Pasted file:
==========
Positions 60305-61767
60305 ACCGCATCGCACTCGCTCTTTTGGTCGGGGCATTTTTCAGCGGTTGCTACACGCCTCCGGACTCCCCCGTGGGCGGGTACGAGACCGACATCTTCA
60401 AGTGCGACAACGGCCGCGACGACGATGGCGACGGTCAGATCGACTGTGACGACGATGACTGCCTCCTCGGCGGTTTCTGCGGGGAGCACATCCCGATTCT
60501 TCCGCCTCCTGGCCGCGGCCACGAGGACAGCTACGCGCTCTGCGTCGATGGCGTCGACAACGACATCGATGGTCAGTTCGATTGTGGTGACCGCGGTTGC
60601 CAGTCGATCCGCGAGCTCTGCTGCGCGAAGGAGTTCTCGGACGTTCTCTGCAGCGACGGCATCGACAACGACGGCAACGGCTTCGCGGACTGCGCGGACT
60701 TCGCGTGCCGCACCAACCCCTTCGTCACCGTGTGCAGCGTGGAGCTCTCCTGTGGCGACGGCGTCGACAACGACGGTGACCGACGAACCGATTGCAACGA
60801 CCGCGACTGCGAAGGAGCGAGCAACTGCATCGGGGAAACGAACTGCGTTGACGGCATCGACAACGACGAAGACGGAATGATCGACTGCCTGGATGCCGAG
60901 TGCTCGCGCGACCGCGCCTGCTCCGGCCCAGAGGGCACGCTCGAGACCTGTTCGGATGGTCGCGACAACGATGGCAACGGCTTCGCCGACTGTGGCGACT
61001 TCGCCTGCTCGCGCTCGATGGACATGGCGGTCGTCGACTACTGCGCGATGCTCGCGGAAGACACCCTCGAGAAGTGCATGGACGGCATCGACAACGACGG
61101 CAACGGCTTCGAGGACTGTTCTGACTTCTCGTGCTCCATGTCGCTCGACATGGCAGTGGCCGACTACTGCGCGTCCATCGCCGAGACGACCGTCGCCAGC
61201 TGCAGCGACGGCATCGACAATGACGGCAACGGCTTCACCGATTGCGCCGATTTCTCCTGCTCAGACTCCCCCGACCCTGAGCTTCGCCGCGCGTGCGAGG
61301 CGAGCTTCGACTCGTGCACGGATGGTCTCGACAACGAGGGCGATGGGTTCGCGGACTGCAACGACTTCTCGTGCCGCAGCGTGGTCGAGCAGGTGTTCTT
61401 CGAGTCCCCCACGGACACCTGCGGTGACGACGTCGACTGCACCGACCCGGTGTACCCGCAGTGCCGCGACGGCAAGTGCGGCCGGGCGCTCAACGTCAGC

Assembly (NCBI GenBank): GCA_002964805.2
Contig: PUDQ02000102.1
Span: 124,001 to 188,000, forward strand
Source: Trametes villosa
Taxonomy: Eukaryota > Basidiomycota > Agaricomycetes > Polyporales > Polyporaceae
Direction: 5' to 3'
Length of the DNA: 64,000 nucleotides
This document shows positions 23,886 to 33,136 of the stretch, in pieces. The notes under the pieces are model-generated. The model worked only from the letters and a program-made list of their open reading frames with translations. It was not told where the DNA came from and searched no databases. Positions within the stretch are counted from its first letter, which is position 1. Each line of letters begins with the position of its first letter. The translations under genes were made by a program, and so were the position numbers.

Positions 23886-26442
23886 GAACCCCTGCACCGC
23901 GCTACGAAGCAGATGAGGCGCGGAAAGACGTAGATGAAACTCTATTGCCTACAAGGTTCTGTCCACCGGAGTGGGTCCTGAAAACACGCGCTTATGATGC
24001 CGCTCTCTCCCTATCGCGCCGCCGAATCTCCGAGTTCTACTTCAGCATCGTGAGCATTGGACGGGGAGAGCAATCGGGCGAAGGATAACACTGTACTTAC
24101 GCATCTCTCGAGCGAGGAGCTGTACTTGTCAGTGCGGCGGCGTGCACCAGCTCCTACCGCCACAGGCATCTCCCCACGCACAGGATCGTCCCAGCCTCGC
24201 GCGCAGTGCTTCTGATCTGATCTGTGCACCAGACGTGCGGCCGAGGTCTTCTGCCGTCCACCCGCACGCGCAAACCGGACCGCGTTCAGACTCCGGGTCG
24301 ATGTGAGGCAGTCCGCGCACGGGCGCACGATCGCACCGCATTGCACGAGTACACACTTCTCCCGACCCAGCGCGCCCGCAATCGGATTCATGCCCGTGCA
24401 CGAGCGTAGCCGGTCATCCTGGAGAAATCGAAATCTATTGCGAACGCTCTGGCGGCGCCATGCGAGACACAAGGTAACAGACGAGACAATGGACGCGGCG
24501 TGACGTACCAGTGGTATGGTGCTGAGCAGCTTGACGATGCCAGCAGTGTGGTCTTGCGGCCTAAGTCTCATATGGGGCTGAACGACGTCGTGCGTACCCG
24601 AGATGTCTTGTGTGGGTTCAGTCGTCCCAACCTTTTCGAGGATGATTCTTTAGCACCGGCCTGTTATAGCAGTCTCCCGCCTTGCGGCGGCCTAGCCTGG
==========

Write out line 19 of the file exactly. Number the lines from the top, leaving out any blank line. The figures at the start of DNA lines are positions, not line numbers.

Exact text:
Direction: 5' to 3'